"Nguyen said she's aware of a handful of providers in Washington County who are offering families an alternative vaccine schedule - which, like philosophical abstentions, are sometimes recommended by the movement that links certain childhood vaccinations with autism, a link that has been debunked by multiple studies."Nearly 20 Percent of School-Aged Children in Marin Not Vaccinated
"A study by the California Department of Public Health in 2010 found that 80 percent of parents who don't immunize their kids do so because they believe the vaccines pose a health risk."Los Angeles Times: With fewer vaccinations, is your child's school safe?
"Although some 90% of the state's kindergartners are up to date on their immunizations, it is not uncommon for individual public elementary schools to report that more than one-third of their kindergartners are not.
"And if you're thinking this must be a problem unique to schools in low-income neighborhoods, think again. One of Malibu's three elementary schools reported that just 58% of its kindergartners were up to date on their vaccinations, and some other affluent areas throughout the state have schools with similar compliance rates.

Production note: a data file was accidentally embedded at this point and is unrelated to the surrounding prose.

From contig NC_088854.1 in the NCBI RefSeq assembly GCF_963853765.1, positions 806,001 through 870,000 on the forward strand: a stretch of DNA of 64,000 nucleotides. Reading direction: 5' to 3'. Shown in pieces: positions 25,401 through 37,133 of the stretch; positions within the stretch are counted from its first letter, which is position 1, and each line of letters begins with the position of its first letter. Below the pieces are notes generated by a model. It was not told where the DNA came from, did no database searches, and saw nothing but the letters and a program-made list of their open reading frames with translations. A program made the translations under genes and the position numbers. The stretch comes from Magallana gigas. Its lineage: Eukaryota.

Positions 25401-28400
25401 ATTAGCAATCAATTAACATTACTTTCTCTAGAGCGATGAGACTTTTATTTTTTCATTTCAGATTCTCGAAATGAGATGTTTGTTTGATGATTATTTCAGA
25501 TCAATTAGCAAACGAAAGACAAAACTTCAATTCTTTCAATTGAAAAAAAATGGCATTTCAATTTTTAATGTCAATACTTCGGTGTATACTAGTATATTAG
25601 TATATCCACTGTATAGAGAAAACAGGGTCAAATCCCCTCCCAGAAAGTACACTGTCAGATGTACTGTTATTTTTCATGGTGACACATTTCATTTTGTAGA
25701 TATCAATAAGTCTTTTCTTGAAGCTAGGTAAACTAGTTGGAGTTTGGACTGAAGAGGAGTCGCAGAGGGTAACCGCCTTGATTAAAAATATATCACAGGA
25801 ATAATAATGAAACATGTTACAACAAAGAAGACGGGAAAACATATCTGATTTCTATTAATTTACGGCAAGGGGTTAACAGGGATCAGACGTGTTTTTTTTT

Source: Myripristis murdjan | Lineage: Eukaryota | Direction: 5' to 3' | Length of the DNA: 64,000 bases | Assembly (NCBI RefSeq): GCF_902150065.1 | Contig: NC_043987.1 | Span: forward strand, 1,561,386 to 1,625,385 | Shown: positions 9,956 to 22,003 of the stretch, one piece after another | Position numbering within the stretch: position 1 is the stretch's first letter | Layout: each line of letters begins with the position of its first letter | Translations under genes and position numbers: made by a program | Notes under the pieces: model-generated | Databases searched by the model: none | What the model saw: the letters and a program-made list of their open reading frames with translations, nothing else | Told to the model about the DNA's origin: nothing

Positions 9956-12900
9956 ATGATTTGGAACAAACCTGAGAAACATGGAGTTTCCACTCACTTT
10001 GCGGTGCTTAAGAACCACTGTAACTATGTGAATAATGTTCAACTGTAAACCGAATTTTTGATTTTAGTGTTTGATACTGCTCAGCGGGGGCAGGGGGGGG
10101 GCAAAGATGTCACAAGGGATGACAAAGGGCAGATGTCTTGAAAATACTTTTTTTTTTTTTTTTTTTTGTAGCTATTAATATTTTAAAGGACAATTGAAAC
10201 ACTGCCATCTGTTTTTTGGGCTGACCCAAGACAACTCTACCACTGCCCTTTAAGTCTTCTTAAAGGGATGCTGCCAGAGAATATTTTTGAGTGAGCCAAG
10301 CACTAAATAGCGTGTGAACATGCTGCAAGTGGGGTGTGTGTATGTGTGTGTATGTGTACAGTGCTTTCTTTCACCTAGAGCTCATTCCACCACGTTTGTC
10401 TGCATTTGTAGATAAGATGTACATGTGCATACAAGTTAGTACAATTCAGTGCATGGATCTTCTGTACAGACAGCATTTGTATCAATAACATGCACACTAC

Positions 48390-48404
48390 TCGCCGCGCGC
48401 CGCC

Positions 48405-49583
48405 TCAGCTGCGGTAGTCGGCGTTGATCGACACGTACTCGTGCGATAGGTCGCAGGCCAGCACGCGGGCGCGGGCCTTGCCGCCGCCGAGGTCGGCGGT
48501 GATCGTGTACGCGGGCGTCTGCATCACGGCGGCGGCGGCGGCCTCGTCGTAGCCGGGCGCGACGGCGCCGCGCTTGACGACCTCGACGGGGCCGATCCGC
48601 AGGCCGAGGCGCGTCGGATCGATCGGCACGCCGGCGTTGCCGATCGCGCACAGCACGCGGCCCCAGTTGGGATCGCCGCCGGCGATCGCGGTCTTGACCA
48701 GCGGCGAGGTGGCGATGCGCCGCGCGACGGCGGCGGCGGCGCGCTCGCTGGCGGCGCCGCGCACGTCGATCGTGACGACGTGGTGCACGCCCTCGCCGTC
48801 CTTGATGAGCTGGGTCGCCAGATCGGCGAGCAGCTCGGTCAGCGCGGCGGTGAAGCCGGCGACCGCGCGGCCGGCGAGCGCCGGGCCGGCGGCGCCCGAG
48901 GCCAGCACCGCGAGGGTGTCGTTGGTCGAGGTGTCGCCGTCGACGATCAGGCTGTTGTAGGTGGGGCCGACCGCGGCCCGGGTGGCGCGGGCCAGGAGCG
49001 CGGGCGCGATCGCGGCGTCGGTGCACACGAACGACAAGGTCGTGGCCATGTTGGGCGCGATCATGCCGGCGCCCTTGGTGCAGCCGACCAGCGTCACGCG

"Private schools vary widely, but some have rates of less than 20%. Yes, that's right: Parents are willingly paying up to $25,000 a year to schools at which fewer than 1 in 5 kindergartners has been immunized against the pathogens causing such life-threatening illnesses as measles, polio, meningitis and pertussis (more commonly known as whooping cough). In order for a school to be considered truly immunized, from a public health standpoint, its immunization rate needs to be 90% or higher."Boston NPR: Opting-Out Of Vaccines; Dipping Below Herd Immunity
"A recent piece in Scientific American featured tantalizing graphics - on view above - illustrating this scary trend. According to this analysis, the vaccination rates in some states - Oregon, West Virginia and Colorado, for instance, are shockingly low. So low, in fact, that they've dropped below the "herd immunity" levels (or what is thought to be the safe threshold) for MMR (measles, mumps and rubella) and DTP (diphtheria, tetanus and pertussis)."Fox44 News Burlington (VT):
If No Exemption - Childhood Vaccinations Required for School - Fox44 News Burlington
"More than 87% of Vermont school children get vaccinated every year."
Texas Issues Measles Alert After 9 People Sickened
"Measles is probably the most contagious virus that we know of," said Dr. William Schaffner, chairman of preventive medicine at Vanderbilt University Medical Center in Nashville, Tenn. "More importantly, there are an increasing number of children whose parents are delaying immunization or stretching them out, and others who are simply withholding these children from immunizations because of autism."
Schaffner said the autism argument "has been laid to rest scientifically," but parents still believe it and don't vaccinate their children.
For more information on vaccine exemptions, see The National Vaccine Information Center.